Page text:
Nine Mile Creek

A few weekends ago, I planned a short visit to Central Utah in search of new rock art sites. Being based in Colorado, most of my exploration has been limited to Southeast Utah near Moab, Canyonlands, and Cedar Mesa. My motivation for exploring this new area was seeing some interesting and unfamiliar pictographs in Polly Schaafsma’s The Rock Art of Utah. So I decided on making Green River, Utah a home base for the long weekend, and focusing my search beyond the reef in the San Rafael Swell region, starting in Nine Mile Canyon. My two big takeaways from this trip are that petroglyphs can be just as impressive and awe-inspiring as their pictograph counterparts, and that the rock art in Central Utah is abundant – well deserving of repeat visits.

Sheep Canyon Pictograph

The day before my trip I noticed that I was coming down with a cold. I had already booked my lodging, thankfully with travel insurance in case I wasn’t feeling well enough. So I played things by ear, and specifically planned exploring areas that didn’t require much hiking. Nine Mile Canyon was a perfect candidate, as most of its 40 miles can be traveled by car, with short stops at marked (and some unmarked) pull-outs.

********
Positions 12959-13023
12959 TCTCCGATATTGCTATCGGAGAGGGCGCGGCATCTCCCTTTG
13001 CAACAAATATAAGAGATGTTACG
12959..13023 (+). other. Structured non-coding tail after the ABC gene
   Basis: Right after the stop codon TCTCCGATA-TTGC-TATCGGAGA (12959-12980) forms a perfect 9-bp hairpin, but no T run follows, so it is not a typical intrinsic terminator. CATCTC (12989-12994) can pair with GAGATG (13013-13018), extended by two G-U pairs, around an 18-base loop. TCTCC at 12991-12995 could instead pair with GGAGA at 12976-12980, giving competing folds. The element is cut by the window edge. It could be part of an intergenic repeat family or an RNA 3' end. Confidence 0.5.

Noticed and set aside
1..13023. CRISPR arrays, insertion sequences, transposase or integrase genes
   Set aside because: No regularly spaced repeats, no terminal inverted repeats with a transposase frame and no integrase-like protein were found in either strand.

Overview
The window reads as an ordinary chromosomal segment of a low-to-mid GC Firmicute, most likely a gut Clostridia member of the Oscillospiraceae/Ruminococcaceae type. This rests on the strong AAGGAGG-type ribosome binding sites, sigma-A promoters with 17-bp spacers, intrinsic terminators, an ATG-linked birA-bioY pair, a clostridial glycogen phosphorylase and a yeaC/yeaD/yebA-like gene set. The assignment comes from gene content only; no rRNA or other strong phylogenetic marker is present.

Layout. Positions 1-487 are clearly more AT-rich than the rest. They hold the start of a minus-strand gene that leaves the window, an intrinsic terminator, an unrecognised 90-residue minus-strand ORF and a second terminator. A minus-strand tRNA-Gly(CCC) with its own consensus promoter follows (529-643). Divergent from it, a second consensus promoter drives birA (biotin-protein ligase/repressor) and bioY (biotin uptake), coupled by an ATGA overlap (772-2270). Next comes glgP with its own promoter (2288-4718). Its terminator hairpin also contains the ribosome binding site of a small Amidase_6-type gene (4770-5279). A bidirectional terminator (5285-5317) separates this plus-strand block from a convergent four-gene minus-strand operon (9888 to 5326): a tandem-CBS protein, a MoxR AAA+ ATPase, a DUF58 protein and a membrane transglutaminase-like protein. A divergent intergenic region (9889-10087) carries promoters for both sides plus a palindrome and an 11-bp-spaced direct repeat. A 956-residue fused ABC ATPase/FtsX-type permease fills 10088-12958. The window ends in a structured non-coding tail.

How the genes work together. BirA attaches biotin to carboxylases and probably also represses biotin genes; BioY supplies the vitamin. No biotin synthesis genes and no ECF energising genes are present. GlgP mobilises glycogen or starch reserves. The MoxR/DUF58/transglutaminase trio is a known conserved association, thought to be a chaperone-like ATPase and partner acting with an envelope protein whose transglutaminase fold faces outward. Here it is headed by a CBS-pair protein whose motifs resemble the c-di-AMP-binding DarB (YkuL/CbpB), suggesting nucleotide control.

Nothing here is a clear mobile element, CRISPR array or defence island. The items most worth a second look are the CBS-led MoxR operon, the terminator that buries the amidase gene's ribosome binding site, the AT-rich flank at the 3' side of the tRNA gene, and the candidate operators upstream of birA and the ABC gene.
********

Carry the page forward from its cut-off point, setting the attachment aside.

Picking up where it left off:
My goal was finding a pictograph panel (I still do not know its name) in a side canyon of Nine Mile Canyon. Finding it requires crossing Nine Mile Creek, and following a short and fairly-worn trail. The beautiful panel is located under a rock alcove on the left side of the creek, and features four anthropomorphic figures.

Beautiful Panel in Sheep Canyon

At first glance this panel resembles the Barrier Canyon Style, with the elongated torsos of some of the anthropomorphs. However the figure on the right looks bears some of the Fremont style with its cranial horns. If this panel is truly BCS, then it is likely the northernmost BCS panel I have found. Compared to other BCS panels I have seen, this one looks more “modern”. Perhaps it is because it is so well preserved; the rock overhanging the panel provides shade throughout the day.

Closeup of the Panel